Thursday, October 25, 2007

Paloma Picasso Mon Parfum: fragrance review

It's hard for me to speak of Paloma Picasso perfume and not implicate the obliviously innocent in this. Because it happens to be the signature choice of someone I knew, someone who is most probably unawares of this blog, its writer and musings. I doubt I had even registered much in her mind back then when her scent made an impression on me. A really young novice I was at the Conservatoire, accompanying her vocal classes on the piano.

Anna was a creature of fire and spice, long tresses of chestnut trailing her back in thick curls, a straight, impressive nose under austere dark brows, but with a gregarious, roaring laughter that dared to flirt with anyone within a 10-mile radius. She dressed in full bohemia, just about 10 years after its heyday or about 20 before its resurgence, any which way you choose to see it. She wore dangling earrings made of ethnic beads and smoked heavy Gitanes. And her scent seemed to preceed her; which was not all that au contraire to the mood of the era, if only because there were numerous others, men and women alike, who followed a fragrance cloud rather than the other way around. That was the 80s, that was when Paloma Picasso launched Mon Parfum, a powerful chypre fragrance meant to embody her unique style.
Anna did not wear white shirts with black skirts, though, nor painted her lips in a crimson bloodfest that recalls the picadors in the tercio de varas. No, Anna was beyond such clichés...

The Ritual Fire Dance by Spanish composer Manuel De Falla conjures up comparable images in my mind. (the cello soloist is Julian Lloyd Webber and the clip was uploaded by gindobray)

The pungent green and dry chypré opening was like a bruise, aching long after the blow has been hit. And then roaring spices came cascading down in quick succession: clove and coriander, bold and proud, unashamedly pronouncing their presence before the hazy drop of flowers smelled at a distance was perceived, with a little hedione brightness. Rose was musty, musky, playing hide-and-seek with an effluvium of patchouli leaves with a little powder, much like that in Aromatics Elixir.
The gaunlet however was only thrown after the base notes develop, like the hides of dead animals, rich castoreum with more than a touch of the masculine, at a tannery on a warm day. The funk of a big animal in its ammoniac glory used to cure the hides is there and it dares you to bypass without closing your nostrils for a while, doubting if this is supposed to smell good or bad. A conundrum!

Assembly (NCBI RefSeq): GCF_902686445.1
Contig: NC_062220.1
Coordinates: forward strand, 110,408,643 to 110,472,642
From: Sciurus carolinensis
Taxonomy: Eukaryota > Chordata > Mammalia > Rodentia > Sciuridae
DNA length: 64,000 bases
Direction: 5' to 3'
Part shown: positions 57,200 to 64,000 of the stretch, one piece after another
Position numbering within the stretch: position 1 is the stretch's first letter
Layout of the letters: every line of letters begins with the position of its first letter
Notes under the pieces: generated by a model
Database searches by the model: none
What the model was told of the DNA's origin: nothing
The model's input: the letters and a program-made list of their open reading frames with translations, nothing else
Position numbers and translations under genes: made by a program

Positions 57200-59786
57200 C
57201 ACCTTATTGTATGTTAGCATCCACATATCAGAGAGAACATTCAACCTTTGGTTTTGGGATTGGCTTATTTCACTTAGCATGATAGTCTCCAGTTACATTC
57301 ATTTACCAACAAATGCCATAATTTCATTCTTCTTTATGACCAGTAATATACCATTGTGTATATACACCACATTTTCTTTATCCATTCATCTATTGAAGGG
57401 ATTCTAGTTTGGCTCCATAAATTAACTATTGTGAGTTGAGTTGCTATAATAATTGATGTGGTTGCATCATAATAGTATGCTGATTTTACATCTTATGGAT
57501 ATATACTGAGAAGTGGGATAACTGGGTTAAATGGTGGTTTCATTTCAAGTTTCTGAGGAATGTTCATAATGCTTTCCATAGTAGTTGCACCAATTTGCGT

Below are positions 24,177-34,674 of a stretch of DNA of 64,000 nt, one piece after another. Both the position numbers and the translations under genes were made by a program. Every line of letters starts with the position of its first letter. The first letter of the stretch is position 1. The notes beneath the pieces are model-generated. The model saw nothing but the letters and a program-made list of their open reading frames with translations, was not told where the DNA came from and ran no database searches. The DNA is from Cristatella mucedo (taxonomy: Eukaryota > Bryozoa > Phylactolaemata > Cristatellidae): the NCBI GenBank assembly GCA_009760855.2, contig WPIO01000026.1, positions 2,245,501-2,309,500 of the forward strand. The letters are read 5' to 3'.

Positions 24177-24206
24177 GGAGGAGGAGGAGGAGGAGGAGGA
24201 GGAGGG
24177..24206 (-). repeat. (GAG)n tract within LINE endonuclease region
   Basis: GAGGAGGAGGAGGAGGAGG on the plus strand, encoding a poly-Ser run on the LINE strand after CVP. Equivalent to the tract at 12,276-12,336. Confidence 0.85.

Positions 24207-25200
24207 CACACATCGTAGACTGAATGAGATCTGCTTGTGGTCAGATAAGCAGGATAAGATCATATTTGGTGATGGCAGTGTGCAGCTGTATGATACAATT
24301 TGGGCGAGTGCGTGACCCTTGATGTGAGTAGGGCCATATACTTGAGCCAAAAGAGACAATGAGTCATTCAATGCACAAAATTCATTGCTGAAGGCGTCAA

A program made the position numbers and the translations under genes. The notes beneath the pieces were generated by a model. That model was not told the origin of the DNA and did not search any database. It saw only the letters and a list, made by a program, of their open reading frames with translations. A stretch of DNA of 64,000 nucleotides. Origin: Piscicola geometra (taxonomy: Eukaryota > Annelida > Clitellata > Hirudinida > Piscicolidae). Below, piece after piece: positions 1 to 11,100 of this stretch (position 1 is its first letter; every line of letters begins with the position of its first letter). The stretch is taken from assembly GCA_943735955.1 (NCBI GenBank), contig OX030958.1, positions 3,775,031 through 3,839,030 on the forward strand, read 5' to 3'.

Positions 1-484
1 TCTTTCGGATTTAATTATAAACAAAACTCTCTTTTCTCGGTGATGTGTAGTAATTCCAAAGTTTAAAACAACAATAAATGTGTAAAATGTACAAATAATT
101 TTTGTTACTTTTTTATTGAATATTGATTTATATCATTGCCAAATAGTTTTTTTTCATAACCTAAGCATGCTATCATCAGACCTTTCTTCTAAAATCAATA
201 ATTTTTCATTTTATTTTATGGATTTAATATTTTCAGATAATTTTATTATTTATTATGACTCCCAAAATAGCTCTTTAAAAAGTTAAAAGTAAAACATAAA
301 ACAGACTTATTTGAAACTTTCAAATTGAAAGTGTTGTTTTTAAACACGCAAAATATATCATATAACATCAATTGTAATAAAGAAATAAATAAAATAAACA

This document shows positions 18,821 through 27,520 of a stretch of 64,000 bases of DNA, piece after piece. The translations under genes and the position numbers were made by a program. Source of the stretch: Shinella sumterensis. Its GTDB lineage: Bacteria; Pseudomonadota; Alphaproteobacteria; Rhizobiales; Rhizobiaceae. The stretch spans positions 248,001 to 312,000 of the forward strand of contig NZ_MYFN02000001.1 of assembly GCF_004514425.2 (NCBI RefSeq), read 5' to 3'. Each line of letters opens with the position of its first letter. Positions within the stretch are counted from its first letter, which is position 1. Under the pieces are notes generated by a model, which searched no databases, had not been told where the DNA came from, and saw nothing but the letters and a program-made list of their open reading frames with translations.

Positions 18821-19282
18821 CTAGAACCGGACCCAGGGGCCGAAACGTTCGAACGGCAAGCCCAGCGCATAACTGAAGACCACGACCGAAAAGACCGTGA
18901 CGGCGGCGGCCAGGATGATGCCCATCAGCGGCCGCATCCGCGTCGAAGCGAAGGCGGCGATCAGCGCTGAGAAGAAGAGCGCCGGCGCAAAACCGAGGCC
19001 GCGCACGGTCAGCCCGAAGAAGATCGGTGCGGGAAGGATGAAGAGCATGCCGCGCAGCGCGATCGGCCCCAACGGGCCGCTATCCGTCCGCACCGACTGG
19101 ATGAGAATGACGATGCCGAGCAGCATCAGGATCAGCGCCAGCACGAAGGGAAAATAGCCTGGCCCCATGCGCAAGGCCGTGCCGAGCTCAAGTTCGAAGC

It came in a glorious soap formula that was made for bathing meant to make you smell dirtier than what you started with and didn't you love this, back then.
The eau de parfum was Anna's preferred concentration, encased in a black glass bottle from what I recall (current versions with lightned up base -due to restrictions in animalic ingredients used- are in plastic). And upon resniffing for the purposes of this review I couldn't but wonder how it was possible to tolerate, -nay, love madly- such a potent mix! It would take a very sparing application in this modern day and age to make it smell acceptable. But it is worth trying to find the perfect balance. The parfum/extrait which comes in a white splash bottle is perhaps the way to go as it is meant to be dabbed and not sprayed.
It's interesting to note that some modern day scents such as Sisley's chypre Soir de Lune were even inspired by Paloma's approach.

Paloma Piccaso, the daughter of Pablo, codenamed this scent Daphne 19, which puzzling as it is it is reminiscent of my own experience. Perhaps she knew someone named thus, while at her stint at Tiffany's as jewel designer, echoes of which are evident on the elaborate bottle, shaped after a pair of earrings made of petrified palm wood she designed for the brand? Or did she merely refer to the odorous plant? Dubious...
Mon Parfum was composed by Francis Bocris in 1984 with Paloma's guidance and includes the following notes:
Top: bergamot, lemon, hyacinth, angelica, ylang ylang, clove
Middle: Rose de Mai,jasmine, lily of the valley, orris
Base: Oakmoss, castoreum,vetiver, patchouli, amber, civet, musk, cedarwood, tobacco, sandalwood

The touch of a masterful persona that purposly discards social rules to do their own is evident in Mon Parfum by Paloma Picasso. Anna wore it amazingly well. Not all do.

Pics from parfumsdepub


  1. Anna seems like a gift to memory. You make me picture her so vividly.

    What is it about this scent that makes me keep a bottle, even though I find it unwearable. I don't have an Anna--I don't think I ever knew anyone who loved it. But it just won't let itself be banished. Must be that "funk of a big animal in its ammoniac glory." Who could resist?